My current views on using DomainKeys (DKIM) here

August 14, 2015

Almost five years ago I wrote about my then-new view of DKIM and how we might someday use it ourselves when we'd updated our mailers enough. Well, the mailers have been updated for a while and not only aren't we using DKIM, I'm not inclined to do so any time soon. Prompted by someone here asking for my opinions on DKIM today, here's my current views.

As far as inbound email goes, I've experimented with a Thunderbird extension to verify DKIM signatures, which showed me that a bunch of perfectly good email gets either warnings or outright failures. Given this result it's clear that our inbound mail gateway can't do anything active with DKIM results, like start rejecting or visibly marking such email; the false positives would swamp any genuine benefit or signal that might be present.

In terms of spam and DKIM, I've seen plenty of spam that has DKIM signatures (and I assume they're valid ones). I've also seen plenty that doesn't. If DKIM data provides some sort of useful signal about spam versus non-spam for email, making use of it is best left up to the black box commercial anti-spam system that we use.

(DKIM does have some clear use in anti-spam stuff since it's a component of DMARC and some people are actively using DMARC these days. But for a collection of reasons we're not going to start enforcing other people's DMARC policies on our inbound mail gateway, although the anti-spam system may take that into account when it scores email.)

For outgoing email, my major concern remains what it was before, namely how other people's systems will behave. I simply don't know how other systems will react to all of our valid DKIM signed email, email we DKIM signed but that then got changed in transit, and email 'From:' us but without a DKIM signature from us. Without confidence that adding DKIM signing will be harmless, I don't feel any enthusiasm for doing so. At this point I'd probably only enable DKIM if there was some significant recipient system that started more or less demanding that we provide it in order to get our email delivered to them.

(I'm sure that eg GMail would like us to start doing DKIM signing, but that they'd like us to do that is exactly why I don't want to. Almost anyone who actively cares about us doing DKIM is going to use it as input into a spam scoring system, and since we consider it fully valid to send email From: our addresses but not through our machines, the last thing I want to do is enable that particular signal.)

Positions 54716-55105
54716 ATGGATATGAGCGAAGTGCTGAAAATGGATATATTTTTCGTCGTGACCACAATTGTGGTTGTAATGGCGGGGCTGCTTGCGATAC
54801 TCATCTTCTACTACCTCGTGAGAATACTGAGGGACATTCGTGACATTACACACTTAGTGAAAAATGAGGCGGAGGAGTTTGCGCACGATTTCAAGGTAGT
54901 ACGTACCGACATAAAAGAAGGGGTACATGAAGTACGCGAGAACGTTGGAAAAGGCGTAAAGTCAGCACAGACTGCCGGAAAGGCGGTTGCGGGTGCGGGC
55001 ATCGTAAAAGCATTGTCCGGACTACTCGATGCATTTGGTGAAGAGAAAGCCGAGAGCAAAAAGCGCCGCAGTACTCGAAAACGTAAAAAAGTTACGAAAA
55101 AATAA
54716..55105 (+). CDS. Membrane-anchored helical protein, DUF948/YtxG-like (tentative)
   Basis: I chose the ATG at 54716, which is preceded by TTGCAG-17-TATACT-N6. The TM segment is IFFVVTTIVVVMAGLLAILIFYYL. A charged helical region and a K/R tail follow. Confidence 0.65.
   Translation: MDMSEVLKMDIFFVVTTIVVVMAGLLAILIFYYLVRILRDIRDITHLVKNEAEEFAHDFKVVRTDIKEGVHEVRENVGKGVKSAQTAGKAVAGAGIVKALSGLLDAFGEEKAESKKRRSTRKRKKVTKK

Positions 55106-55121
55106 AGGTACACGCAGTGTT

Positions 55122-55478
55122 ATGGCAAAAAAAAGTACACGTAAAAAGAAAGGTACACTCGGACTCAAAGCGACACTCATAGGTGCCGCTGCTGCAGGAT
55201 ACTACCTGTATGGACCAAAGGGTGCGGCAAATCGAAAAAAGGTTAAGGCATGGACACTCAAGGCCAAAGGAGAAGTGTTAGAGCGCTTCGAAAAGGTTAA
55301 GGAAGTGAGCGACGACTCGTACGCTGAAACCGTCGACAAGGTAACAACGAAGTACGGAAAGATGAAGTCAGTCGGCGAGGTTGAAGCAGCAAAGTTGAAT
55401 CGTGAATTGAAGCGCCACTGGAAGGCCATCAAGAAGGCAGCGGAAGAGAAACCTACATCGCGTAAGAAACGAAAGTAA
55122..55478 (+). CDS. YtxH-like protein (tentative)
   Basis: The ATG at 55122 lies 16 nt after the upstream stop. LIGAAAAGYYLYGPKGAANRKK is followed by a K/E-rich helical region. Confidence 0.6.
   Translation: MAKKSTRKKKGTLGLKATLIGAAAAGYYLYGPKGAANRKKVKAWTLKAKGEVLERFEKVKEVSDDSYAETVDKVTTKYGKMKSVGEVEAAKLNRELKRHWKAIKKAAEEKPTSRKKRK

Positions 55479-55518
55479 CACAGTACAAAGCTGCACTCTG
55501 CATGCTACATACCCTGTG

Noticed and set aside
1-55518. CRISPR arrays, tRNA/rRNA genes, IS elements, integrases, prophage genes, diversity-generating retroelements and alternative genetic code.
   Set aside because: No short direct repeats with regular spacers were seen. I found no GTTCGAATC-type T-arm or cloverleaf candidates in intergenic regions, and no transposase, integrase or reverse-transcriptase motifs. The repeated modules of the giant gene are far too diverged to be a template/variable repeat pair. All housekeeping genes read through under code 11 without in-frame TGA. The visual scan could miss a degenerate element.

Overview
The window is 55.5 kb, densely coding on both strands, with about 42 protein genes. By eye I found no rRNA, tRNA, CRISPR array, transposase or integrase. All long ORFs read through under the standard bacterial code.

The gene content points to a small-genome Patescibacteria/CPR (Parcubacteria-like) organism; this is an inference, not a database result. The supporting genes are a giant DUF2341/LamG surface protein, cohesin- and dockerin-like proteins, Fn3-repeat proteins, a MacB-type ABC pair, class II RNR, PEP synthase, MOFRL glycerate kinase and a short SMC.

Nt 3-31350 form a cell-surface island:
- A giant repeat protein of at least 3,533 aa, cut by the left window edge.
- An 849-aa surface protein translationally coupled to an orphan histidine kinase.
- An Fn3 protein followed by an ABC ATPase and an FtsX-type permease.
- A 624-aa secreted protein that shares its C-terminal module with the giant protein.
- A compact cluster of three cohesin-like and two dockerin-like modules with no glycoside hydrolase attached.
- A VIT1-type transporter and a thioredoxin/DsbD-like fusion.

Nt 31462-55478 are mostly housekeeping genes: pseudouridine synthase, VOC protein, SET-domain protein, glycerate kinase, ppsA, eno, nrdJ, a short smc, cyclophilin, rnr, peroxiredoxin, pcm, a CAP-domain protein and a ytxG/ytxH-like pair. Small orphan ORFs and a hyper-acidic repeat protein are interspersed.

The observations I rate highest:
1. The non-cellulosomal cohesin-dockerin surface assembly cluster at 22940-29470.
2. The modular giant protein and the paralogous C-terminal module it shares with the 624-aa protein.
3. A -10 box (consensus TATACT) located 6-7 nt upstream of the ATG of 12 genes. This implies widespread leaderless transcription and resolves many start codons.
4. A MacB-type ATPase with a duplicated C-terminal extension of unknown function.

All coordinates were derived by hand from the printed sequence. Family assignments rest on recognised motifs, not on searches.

Comments on this page:

By Jean Paul at 2015-08-14 11:38:39:

What do you think about SPF?

By cks at 2015-08-14 13:19:38:

Strong SPF by itself is useless because it breaks many things that other people do with their email and it will never actually solve the problems it was theoretically put forward to solve. I wrote more about this in AnInternetRule and RemailingDownsides.

Having (weak) SPF records for your own domain is pragmatically somewhere between useful and necessary, because an increasing number of big email places like GMail really want you to have them. We've had weak SPF records for years as a result; they don't seem to do any visible harm.

(Strong SPF records say 'reject anything that doesn't come from my IPs'. Weak SPF records say 'email from my IPs is definitely legitimate, email from elsewhere could be'.)

By Jean Paul at 2015-08-14 15:14:43:


I only manage outgoing mail, so I don't get to see what happens on the other side, but I've been toying around the idea of implementing SPF and DKIM, mainly to deter spoofing.

As a spam defense mechanism such tools are pointless I think. Apart from anyone being able to configure their domains with valid SPF and DKIM, I believe it's quite common for spammers to go after mail servers too. I've come across poorly written 'contact us' pages before, which were hijacked to send spam. If that underlying machine has SPF and DKIM it might just add credibility to such emails.

Regarding your point in the main post about "email 'From:' us but without a DKIM signature from us.". If I understand correctly, you are questioning what happens when sending unsigned mail and having DKIM records in DNS. In that case, DMARC should be your friend I think.

By cks at 2015-08-14 17:21:43:

In theory a DMARC policy or more exactly the lack of a DMARC policy should be our friend with unsigned email. In practice I rather suspect that various large mail receivers do take notice of this and use it as an input to their reputation scoring systems. And why not, often it may actually be a reasonably good signal in the field.

(All you need for it to be a reasonably good signal is for most or all of the email from the domain to be legitimate email, most of it to be DKIM signed, and some amount of (unsigned) spam being forged in their name. At that point a good Bayesian learner is going to quietly notice that the lack of a DKIM signature significantly raises the odds that an email From: the particular domain is spam.)

Written on 14 August 2015.
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Last modified: Fri Aug 14 01:50:41 2015
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